Infringement on September 13, 2013. (D.I. 260) In response to Mr. Hicks' Rebuttal Report (D.I.
275), Nettles served his Reply Report on November 18, 2013 (D.I. 280).
(1) that he be deposed for no more than three hours; (2) that the
deposition occur at SpectorSoft's offices in Vero Beach, Florida
(where Bartel works) or at another location in Vero Beach, at a
convenient time for Bartel and counsel; (3) that the deposition be
conducted by video conference or telephone ... unless Plaintiffs
were willing to advance [the] costs and fees [for an in-person
deposition]; (4) that the topics of Bartel's questioning be limited to
the subject matter of his discussion with Hicks, and that the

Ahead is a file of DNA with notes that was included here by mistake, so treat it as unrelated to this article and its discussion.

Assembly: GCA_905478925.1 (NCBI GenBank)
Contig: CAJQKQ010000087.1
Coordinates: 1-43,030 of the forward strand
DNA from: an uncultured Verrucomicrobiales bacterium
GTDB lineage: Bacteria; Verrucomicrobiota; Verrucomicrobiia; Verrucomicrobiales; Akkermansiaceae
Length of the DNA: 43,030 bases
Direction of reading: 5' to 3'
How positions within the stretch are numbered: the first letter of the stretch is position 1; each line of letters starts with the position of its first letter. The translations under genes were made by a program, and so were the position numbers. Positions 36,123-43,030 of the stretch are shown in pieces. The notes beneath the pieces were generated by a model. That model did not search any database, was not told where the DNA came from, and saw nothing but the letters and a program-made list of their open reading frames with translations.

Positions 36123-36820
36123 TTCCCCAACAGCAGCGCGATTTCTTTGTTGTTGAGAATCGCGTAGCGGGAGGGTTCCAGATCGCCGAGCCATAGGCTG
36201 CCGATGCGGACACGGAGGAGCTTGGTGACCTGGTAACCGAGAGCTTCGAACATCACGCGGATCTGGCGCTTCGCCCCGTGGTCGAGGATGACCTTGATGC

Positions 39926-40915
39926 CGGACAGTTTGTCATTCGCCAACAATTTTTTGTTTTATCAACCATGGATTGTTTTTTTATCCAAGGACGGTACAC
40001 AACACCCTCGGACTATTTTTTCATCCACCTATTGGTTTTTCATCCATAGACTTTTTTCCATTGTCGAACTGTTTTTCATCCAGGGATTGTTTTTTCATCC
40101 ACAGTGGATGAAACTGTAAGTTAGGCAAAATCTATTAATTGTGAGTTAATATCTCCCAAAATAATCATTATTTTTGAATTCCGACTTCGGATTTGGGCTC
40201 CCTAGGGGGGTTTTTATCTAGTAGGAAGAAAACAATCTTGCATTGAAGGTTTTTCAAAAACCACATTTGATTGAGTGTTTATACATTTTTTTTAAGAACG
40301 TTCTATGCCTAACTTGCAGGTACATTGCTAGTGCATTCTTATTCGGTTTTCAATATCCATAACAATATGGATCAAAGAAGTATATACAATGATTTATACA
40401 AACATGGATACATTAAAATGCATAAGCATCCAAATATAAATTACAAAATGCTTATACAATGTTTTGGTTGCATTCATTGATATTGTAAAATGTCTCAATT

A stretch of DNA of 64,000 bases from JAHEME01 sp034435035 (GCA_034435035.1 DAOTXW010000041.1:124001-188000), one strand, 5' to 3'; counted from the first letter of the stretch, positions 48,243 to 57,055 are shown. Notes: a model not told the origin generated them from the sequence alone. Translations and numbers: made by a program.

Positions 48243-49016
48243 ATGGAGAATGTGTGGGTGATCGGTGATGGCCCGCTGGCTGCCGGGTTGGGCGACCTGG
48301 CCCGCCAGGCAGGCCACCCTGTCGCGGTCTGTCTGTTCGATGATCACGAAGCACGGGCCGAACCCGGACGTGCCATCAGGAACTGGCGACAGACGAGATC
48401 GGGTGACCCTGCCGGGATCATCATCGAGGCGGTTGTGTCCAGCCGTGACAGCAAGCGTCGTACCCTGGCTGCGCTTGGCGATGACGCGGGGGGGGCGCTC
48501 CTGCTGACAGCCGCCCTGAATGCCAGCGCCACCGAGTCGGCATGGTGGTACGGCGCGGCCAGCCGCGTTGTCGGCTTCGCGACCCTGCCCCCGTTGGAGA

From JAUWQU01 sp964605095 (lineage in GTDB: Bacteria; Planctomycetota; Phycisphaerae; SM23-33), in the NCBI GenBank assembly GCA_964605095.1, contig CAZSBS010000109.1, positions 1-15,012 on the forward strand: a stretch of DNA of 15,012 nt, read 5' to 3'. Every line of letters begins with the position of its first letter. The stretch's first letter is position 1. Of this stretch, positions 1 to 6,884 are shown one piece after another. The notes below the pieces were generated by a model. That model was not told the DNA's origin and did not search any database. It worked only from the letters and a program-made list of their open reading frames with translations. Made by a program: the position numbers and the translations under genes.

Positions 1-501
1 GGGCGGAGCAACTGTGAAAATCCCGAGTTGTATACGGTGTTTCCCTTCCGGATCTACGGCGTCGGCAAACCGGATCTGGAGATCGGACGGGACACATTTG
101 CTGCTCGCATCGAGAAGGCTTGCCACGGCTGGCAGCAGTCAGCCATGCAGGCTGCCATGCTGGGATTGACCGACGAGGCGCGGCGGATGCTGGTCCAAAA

deposition could be suspended if Plaintiffs asked questions beyond
the scope of such topics and refused to withdraw the questions; and
(5) that Plaintiffs withdraw [the present Motion].
(D.1. 379 at 11 n. 13) Plaintiffs were not amenable to this proposal.
Rule 37(c)(l) of the Federal Rules of Civil Procedures states that
If a party fails to provide information or identify a witness as
required by Rule 26(a) or (e), the party is not allowed to use that
information ... at a trial, unless the failure was substantially
justified or is harmless.
When considering whether a failure to disclose is harmless, the Court considers "(I) the
importance of the information withheld; (2) the prejudice or surprise to the party against whom
the evidence is offered; (3) the likelihood of disruption of the trial; (4) the possibility of curing
the prejudice; (5) the explanation for the failure to disclose; and (6) the presence of bad faith or
willfulness in not disclosing the evidence (the 'Pennypack factors')." B. Braun Melsungen AG v.